A conference about representations of the Other in the Middle East, North Africa and Central Asia
Postgraduate and early career research conference
Australian National University, 23-24 November 2017
The Centre for Arab and Islamic Studies (ANU) is proud to convene its third conference for postgraduates and early career researchers. This two day interdisciplinary conference is open to scholars, students, professionals, and the general public with an interest in the Middle East, North Africa and Central Asia.
The conference will be two days of in-depth discussion on contemporary issues, themes and theoretical problems focussed on the Middle East, North Africa and Central Asia. This conference promises to be insightful for the public sector, business, and others engaged in the region. This is a chance to see the latest research showcased at an academic conference. Furthermore, this conference will be an opportunity for networking and developing collaborative relationships.
In glossy Islamist publications and in the blogs of opposition activists, we seem to have unprecedented empirical access to voices from the Middle East and Central Asia. We are bombarded with images from and about the Muslim world. The Syrian conflict alone has produced a stream of videos, testimonies, counter-testimonies and raw propaganda. The revolution has been live streamed, skyped, tweeted and mapped in real-time. This is a function of both technology and of new forms of media and material. Social media, most notably, has become something of a danger and a boon to analysts and policy makers. Its epistemological promise matches its purported role in disrupting and transforming social and political life on the ground. Words, symbols and media proliferate. The remains of destroyed historical artefacts, the filming of that destruction, and the propagation of such film on social media: each are potential data sets for the scholarly endeavour.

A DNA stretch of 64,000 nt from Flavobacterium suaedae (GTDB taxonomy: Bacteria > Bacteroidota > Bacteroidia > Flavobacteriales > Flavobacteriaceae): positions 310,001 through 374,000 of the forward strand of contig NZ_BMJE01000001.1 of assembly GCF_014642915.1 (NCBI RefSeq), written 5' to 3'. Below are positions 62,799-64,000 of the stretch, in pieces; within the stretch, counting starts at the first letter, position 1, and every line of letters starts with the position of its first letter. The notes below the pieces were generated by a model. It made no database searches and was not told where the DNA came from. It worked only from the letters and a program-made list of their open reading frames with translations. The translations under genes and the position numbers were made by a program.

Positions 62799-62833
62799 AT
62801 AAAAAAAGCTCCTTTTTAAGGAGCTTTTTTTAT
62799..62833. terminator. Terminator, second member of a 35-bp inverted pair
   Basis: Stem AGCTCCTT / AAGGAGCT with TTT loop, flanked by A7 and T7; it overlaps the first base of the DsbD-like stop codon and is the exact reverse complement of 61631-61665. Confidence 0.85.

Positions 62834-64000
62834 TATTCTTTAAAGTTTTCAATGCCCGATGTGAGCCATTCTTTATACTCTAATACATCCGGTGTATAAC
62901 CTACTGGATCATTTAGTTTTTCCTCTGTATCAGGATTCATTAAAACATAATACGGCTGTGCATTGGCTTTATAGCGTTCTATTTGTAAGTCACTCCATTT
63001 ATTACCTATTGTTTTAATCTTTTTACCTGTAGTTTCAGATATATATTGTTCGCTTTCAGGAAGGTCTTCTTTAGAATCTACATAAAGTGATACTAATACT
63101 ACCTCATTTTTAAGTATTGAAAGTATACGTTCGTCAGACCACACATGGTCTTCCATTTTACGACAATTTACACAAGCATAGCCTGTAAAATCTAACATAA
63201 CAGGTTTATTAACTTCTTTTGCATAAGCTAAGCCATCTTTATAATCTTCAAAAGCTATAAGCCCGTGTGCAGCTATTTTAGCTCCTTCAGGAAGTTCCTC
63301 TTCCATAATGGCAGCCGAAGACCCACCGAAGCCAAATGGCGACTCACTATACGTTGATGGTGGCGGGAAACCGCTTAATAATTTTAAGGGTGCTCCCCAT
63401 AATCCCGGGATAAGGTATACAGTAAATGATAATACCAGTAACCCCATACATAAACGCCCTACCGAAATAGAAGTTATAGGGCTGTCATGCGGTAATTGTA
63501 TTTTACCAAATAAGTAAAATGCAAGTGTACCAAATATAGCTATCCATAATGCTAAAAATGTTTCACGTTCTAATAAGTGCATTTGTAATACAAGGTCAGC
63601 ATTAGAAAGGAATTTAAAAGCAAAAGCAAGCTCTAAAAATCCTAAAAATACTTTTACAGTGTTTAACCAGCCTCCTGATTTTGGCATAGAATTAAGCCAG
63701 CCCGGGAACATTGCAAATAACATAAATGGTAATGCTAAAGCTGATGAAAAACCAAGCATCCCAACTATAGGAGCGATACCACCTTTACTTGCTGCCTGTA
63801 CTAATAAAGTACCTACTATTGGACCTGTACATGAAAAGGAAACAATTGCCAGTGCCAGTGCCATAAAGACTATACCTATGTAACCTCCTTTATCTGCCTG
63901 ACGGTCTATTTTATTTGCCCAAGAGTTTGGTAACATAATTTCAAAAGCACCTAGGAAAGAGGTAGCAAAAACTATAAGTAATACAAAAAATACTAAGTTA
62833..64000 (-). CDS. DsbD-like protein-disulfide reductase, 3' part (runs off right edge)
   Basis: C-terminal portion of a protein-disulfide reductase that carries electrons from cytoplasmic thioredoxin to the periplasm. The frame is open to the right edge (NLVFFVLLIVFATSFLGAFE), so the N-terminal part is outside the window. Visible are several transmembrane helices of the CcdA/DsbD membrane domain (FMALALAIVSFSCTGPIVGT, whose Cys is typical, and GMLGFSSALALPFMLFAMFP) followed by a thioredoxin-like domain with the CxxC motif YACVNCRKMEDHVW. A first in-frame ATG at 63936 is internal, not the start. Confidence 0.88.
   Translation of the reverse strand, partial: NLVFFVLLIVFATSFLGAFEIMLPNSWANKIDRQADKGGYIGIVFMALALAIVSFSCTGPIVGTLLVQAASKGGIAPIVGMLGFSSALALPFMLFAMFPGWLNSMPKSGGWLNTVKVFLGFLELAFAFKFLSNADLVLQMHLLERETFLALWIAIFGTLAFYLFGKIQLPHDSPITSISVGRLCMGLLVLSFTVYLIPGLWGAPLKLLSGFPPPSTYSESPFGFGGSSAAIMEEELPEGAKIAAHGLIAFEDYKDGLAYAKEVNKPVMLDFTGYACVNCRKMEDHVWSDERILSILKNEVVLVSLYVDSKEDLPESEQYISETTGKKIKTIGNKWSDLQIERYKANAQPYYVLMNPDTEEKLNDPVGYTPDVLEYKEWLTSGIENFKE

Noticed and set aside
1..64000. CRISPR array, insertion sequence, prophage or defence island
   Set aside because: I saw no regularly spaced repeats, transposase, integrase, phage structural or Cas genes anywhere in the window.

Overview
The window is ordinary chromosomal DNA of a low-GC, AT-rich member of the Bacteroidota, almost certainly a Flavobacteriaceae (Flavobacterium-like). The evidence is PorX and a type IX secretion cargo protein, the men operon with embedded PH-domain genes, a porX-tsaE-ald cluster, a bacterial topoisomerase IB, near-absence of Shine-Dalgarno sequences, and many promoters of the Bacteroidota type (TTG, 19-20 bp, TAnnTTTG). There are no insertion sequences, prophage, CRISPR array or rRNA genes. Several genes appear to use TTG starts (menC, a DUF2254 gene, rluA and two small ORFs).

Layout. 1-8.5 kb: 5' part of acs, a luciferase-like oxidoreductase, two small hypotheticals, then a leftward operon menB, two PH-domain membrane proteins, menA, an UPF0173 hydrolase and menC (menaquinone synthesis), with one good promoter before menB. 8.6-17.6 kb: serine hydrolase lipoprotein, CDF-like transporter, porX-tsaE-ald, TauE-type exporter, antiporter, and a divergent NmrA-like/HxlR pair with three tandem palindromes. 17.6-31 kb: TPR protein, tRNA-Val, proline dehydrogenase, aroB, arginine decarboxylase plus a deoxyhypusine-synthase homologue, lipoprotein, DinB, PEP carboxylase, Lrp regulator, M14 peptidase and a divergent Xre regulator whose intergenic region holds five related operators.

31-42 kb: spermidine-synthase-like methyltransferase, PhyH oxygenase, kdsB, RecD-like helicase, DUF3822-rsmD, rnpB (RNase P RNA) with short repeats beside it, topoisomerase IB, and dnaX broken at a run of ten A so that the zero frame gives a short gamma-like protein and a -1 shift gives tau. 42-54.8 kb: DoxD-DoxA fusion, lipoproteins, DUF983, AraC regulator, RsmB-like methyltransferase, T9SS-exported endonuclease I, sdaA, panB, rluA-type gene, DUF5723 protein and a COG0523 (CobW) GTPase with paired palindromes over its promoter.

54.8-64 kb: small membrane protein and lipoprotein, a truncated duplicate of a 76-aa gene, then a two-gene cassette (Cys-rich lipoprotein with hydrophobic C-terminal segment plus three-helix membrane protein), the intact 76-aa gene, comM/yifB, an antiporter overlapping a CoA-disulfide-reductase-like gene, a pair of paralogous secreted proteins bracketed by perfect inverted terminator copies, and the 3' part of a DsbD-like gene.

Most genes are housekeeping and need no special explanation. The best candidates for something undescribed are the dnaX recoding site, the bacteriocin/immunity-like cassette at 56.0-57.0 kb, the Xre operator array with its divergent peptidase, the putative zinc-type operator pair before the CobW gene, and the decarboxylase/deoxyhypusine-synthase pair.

Yet it was almost thirty years ago that Timothy Mitchell argued the European enterprise of knowledge about colonial Egypt actually constituted an idea of Egypt as a picture. Western knowledge of the Orient relied on the idea that the other could be drawn, re-presented, re-figured, re-ordered. Echoing Heidegger’s epithet, this was ‘the age of the world exhibition, or rather, the age of the world-as-exhibition’. Arguably this picturing of the Other has not slowed down: the Muslim is described, explained, illustrated in cartoon and prose, delineated in laws and regulations, and filmed in real-time as he crosses the sea. Yet we picture them differently depending on disciplinary background: as construction, as epiphenomenon, as agent, as function of history. So images, symbols, and all manner of representations are more dominant than ever. The Muslim is an image, an idea, an other.
We suggest that words, symbols, images and other representations therefore warrant a dedicated empirical and theoretical investigation beginning from the best of the inter-disciplinary traditions of Middle Eastern and Islamic studies, but welcoming participation from surrounding academic practitioners. We are interested in both the epistemological potential of these symbolic tokens, as well as various theoretical challenges that are raised by them, concerning the Middle East, North Africa and Central Asia.
Keynote address: Taking Words Seriously When We Observe Islam by A/Prof. Richard Nielsen